Despite many clinical trials assessing the role of zinc in major depressive disorder (MDD), the conclusions still remain ambiguous. The aim of the present clinical study was to determine and comparison the zinc concentration in the blood of MDD patients (active stage or remission) and healthy volunteers (controls), as well as to discuss its potential clinical usefulness as a biomarker of the disease. In this study 69 patients with current depressive episode, 45 patients in remission and 50 controls were enrolled. The zinc concentration was measured by electrothermal atomic absorption spectrometry (ET AAS). The obtained results revealed, that the zinc concentration in depressed phase were statistically lower than in the healthy volunteers [0.89 vs. 1.06 mg/L, respectively], while the zinc level in patients achieve remission was not significantly different from the controls [1.07 vs. 1.06 mg/L, respectively]. Additionally, among the patients achieve remission a significant differences in zinc concentration between group with and without presence of drug-resistance in the previous episode of depression were observed. Also, patients in remission demonstrated correlation between zinc level and the average number of depressive episodes in the last year. Serum zinc concentration was not dependent on atypical features of depression, presence of psychotic symptoms or melancholic syndrome, age, age of onset or duration of disease, number of episodes in the life time, duration of the episode/remission and severity of depression measured by the Hamilton Rating Scale for Depression (HDRS), and the Montgomery-Asberg Depression Rating Scale (MADRS). Concluding, our findings confirm the correlation between zinc deficit present in the depressive episode, and are consistent with the majority of previous studies. These results may also indicate that serum zinc concentration might be considered as a potential biological marker of MDD.

  2. Role of CD248 as a potential severity marker in idiopathic pulmonary fibrosis.

    PubMed

    Bartis, Domokos; Crowley, Louise E; D'Souza, Vijay K; Borthwick, Lee; Fisher, Andrew J; Croft, Adam P; Pongrácz, Judit E; Thompson, Richard; Langman, Gerald; Buckley, Christopher D; Thickett, David R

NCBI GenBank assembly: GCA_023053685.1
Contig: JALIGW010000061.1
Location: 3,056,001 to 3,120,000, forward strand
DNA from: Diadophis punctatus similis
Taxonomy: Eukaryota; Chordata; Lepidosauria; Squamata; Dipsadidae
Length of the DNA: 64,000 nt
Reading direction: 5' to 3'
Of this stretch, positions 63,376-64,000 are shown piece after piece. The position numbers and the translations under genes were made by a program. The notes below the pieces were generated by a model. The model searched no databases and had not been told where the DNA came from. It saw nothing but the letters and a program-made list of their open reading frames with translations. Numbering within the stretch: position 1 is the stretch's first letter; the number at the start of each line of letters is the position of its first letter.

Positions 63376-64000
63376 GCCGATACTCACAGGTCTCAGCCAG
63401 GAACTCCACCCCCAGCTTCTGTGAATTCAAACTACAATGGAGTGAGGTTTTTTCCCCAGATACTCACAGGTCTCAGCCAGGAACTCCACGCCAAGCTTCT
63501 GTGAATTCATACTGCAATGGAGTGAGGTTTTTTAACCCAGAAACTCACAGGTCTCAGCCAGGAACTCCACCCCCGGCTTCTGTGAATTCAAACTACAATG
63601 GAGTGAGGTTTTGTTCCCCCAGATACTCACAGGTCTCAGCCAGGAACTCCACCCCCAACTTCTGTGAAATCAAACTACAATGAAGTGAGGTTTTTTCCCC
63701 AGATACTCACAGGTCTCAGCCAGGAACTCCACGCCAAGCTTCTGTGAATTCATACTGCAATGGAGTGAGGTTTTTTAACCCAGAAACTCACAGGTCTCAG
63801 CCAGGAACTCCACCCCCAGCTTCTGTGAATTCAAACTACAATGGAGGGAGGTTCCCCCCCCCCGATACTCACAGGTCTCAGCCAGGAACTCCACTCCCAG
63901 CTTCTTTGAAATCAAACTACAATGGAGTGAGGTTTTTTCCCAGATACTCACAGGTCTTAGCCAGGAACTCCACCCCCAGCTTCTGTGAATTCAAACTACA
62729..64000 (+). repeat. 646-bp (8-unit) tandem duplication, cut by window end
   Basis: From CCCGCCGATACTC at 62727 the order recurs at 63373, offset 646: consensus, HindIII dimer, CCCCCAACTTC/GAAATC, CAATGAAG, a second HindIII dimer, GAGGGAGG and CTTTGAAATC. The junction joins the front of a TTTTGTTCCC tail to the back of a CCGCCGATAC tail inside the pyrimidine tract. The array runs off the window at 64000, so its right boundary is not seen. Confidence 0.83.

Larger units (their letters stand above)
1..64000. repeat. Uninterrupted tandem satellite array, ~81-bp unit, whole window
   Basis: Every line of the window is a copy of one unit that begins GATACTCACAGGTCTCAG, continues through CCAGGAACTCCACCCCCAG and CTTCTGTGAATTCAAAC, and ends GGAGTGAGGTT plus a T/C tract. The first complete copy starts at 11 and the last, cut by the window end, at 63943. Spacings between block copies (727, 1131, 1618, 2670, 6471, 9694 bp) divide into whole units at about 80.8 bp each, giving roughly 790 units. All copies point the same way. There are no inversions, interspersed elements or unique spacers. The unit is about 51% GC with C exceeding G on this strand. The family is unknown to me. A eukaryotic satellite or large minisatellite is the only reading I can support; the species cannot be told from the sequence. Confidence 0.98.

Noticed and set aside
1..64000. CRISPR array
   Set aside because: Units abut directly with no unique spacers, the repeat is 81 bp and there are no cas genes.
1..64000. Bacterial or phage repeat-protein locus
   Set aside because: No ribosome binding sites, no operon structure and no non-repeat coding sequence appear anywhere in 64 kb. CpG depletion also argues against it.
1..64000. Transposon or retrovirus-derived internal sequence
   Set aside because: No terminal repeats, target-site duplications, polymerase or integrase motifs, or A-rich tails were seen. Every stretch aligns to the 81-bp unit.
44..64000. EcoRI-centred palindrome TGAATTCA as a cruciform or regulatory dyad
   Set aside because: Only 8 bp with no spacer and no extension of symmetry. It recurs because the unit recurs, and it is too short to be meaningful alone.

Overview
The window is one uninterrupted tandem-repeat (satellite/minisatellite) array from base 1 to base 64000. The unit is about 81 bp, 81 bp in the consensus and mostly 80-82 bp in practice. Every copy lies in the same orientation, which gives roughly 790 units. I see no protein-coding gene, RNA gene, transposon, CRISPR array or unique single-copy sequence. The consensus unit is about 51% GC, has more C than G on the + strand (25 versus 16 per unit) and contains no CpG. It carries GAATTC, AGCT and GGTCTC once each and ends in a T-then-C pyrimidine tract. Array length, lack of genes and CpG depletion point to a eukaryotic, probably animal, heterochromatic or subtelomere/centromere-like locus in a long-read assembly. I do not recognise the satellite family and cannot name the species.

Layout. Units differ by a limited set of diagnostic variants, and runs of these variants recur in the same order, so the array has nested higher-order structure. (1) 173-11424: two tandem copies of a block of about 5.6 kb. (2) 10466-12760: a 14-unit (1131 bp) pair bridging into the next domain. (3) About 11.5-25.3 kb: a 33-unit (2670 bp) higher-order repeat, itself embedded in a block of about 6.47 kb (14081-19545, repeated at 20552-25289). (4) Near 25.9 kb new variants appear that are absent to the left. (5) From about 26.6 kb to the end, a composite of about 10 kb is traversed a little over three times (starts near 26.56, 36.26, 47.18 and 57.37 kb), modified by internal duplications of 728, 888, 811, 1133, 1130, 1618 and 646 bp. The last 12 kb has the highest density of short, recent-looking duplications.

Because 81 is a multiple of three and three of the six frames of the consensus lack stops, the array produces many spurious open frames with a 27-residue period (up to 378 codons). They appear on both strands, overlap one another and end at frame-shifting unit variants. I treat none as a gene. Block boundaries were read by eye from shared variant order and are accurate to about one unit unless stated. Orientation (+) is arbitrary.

2016-04-14

    CD248 or Endosialin is a transmembrane molecule expressed in stromal cells binding to extracellular matrix (ECM) components. It has been previously implicated in kidney fibrosis, rheumatoid arthritis as well as in tumour-stromal interactions. This study investigates the role of CD248 in the pathogenesis of fibrotic diseases in Idiopathic Pulmonary Fibrosis (IPF). CD248 quantitative immunohistochemistry (IHC) was performed on lung samples from 22 IPF patients and its expression was assayed in cultured pulmonary fibroblasts and epithelial cells. Effects of CD248 silencing was evaluated on fibroblast proliferation and myofibroblast differentiation. IHC revealed strong CD248 expression in mesenchymal cells of normal lung structures such as pleura and adventitia but not in epithelium. Fibrotic areas showed markedly stronger staining than unaffected lung tissue. The extent of CD248 staining showed a significant negative correlation to lung function parameters FEV1, FVC, TLC, and TLCO (r2 > 0 · 35, p < 0 · 01). CD248 protein levels were significantly greater in IPF-derived lung fibroblasts vs normal lung fibroblasts (p < 0 · 01) and CD248 silencing significantly reduced the proliferation of lung fibroblasts, but did not affected myofibroblast differentiation. We conclude that CD248 overexpression is possibly involved in the pathogenesis of IPF and it has potential as a disease severity marker. Given that CD248 ligands are collagen type I, IV and fibronectin, we hypothesise that CD248 signalling represents a novel matrix-fibroblast interaction that may be a potential therapeutic target in IPF.

  3. [(11)C]-Acetoacetate PET imaging: a potential early marker for cardiac heart failure.

    PubMed

    Croteau, Etienne; Tremblay, Sébastien; Gascon, Suzanne; Dumulon-Perreault, Véronique; Labbé, Sébastien M; Rousseau, Jacques A; Cunnane, Stephen C; Carpentier, André C; Bénard, François; Lecomte, Roger

    2014-01-01